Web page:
About the SparkFun Education Department
SparkFun Electronics Department of Education views electronics as more than just a fun hobby or a career path, but as a creative medium for changing the face of education. Our curriculum, resources and products are designed specifically as hands-on learning tools to help today’s students learn 21st century skills like critical thinking, collaboration, communication and more. We want to help make current education models stronger and more effective.
We believe that by empowering students with the tools and knowledge they need not only to explore the world of electronics, but to take ownership over their own educational goals, we can build a better future. We hope you’ll join us.
Jeff Branson — Educational Outreach Coordinator
Jeff grew up in a family where people built and fixed things themselves - this upbringing gave him an appreciation of being hands-on with the technology. As a teen, Jeff worked in his father’s machine shop, and was introduced to CNC tools at an early age. After a long stint working with middle and high school students in robotics programs, Jeff found a place in the Education Department at SparkFun.
Brian Huang — Educational Engineer
Brian Huang graduated from the University of Illinois with a bachelor’s of science degree in Electrical Engineering in 2000. He discovered a passion for teaching and working with kids while volunteering at the Science Museum of Minnesota. He also holds a masters in curriculum and instruction in Secondary Education from the University of Colorado. Brian has taught algebra, geometry, physics, physical science, and introduction to robotics at a high school in Colorado, and is the mentor and coach of FIRST Robotics team #3807 - the Blazerbots at Overland High School.
Derek Runberg — Curriculum Curator
Derek Runberg is the Curriculum Curator - a position dedicated to creating outstanding curriculum for electronics education. Previously, Derek worked as a middle school technology/engineering teacher, a digital design lab program instructor and is the author of the "Processing and Interactivity for Educators" website. In his free time, Derek likes to spend time with his two children, enjoy the outdoors, and write code. Derek's expertise and experience will bring SparkFun's curriculum to new levels!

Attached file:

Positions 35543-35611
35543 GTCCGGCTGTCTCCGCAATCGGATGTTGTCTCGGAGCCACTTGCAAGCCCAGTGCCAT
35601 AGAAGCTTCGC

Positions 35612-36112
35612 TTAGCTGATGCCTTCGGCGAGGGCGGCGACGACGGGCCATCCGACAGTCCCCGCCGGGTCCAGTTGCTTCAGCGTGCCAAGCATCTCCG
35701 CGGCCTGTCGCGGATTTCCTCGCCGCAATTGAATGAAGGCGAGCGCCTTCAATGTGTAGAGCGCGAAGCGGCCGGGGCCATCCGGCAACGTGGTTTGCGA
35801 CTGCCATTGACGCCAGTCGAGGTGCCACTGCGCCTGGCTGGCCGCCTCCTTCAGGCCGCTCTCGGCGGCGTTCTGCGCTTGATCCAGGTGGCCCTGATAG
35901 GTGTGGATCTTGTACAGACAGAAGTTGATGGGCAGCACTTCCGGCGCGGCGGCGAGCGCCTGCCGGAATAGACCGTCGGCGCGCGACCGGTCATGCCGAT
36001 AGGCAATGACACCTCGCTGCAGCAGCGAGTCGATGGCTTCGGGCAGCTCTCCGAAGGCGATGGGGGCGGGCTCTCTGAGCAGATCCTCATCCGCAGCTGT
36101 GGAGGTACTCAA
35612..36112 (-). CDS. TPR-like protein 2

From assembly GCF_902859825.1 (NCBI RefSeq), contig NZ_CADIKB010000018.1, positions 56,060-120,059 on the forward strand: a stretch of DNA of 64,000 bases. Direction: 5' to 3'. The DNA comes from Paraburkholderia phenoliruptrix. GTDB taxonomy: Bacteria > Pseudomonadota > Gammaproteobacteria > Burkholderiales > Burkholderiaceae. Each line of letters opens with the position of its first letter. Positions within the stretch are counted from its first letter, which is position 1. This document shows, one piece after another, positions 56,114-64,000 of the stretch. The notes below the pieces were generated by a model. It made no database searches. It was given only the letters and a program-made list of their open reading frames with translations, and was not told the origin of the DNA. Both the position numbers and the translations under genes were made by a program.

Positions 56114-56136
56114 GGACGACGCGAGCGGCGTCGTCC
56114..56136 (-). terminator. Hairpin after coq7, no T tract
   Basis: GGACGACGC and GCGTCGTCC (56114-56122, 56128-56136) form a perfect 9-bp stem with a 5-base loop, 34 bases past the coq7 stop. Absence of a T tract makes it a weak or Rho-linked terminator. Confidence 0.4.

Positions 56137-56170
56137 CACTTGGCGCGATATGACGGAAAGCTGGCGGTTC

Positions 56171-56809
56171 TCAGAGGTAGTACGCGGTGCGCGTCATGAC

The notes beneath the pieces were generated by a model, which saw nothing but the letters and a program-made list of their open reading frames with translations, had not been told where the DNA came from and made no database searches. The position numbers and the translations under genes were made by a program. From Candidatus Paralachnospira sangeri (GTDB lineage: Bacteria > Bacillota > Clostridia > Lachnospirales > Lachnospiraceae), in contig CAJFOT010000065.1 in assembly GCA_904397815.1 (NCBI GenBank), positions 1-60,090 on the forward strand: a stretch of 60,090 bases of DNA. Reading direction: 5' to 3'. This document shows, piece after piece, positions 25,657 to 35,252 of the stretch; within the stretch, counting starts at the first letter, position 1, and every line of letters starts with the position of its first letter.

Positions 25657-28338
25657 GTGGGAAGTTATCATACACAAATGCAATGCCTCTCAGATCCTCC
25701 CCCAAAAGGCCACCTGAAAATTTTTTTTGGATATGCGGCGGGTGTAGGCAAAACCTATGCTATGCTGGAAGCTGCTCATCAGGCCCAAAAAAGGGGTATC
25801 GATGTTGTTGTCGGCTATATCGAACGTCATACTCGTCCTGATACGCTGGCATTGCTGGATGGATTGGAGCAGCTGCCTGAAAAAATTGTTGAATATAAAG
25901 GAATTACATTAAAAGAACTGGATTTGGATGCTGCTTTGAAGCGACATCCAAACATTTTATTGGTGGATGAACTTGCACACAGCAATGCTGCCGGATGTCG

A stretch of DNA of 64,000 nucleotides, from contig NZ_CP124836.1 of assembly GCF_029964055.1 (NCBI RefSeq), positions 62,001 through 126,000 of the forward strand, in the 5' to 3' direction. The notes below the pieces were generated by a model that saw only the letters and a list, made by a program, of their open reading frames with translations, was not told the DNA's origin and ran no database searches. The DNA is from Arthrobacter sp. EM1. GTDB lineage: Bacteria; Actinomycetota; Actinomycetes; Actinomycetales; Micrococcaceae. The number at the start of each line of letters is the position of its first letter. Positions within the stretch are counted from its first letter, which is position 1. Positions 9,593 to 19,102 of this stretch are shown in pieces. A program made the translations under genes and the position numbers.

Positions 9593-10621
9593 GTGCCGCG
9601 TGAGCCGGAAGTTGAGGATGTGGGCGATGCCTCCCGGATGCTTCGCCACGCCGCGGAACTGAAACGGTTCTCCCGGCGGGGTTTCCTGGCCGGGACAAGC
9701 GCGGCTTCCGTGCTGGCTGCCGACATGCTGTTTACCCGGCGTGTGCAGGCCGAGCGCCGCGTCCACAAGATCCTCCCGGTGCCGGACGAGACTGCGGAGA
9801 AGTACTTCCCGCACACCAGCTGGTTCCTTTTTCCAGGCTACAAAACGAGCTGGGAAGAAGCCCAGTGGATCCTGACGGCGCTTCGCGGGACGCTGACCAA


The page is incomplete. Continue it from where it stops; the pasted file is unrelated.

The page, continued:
Angela Sheehan — E-Textile Education Specialist
Angela Sheehan brings a new skill-set to the SparkFun educational team - wearable electronics! Angela is an e-textiles guru and creator of Soft Circuit Saturdays - a blog dedicated to creating one project a week in the craft/e-textiles world. Angela has been on the ground-floor of wearable technology since 2005, and has enjoyed the challenge of the evolving e-textiles market. In her free time, Angela enjoys costume making and circus arts.
Maya Kleinbort — Education Coordinator
Maya Kleinbort is a Northern California native who moved to Boulder in 2006 to study psychology at the University of Colorado, Boulder. She started working for SparkFun in 2012 and has worn many hats since joining the team, including Customer Service Specialist, Distributor Services, and since 2014 she has held the position of Education Account Services in the Department of Education. Maya enjoys a dry rose on a hot day, her two cats, Walter and Olive, and her many pairs of overalls.
Mike Grusin — Systems Engineer
A lifelong engineer and artist, Mike Grusin has built spacecraft, pit-crewed Battlebots, made science-fiction films, run fireworks shows, birdwatched all over the world, and helped people solve more engineering problems than he can count. As the Education Department's embedded systems engineer, Mike designs new products, updates existing ones, creates tutorials, shoots videos, and whatever else is needed to accomplish SparkFun's mission on any particular day. In the summer Mike brings his two parrots to work, and is happiest when his workspace resembles the warehouse at the end of Raiders of the Lost Ark.
“In today's highly competitive global ‘knowledge economy,’ all students need
new skills for college, careers, and citizenship. The failure to give all
students these new skills leaves today's youth - and our country - at an
alarming competitive disadvantage.”
The Global Achievement Gap, Tony Wagner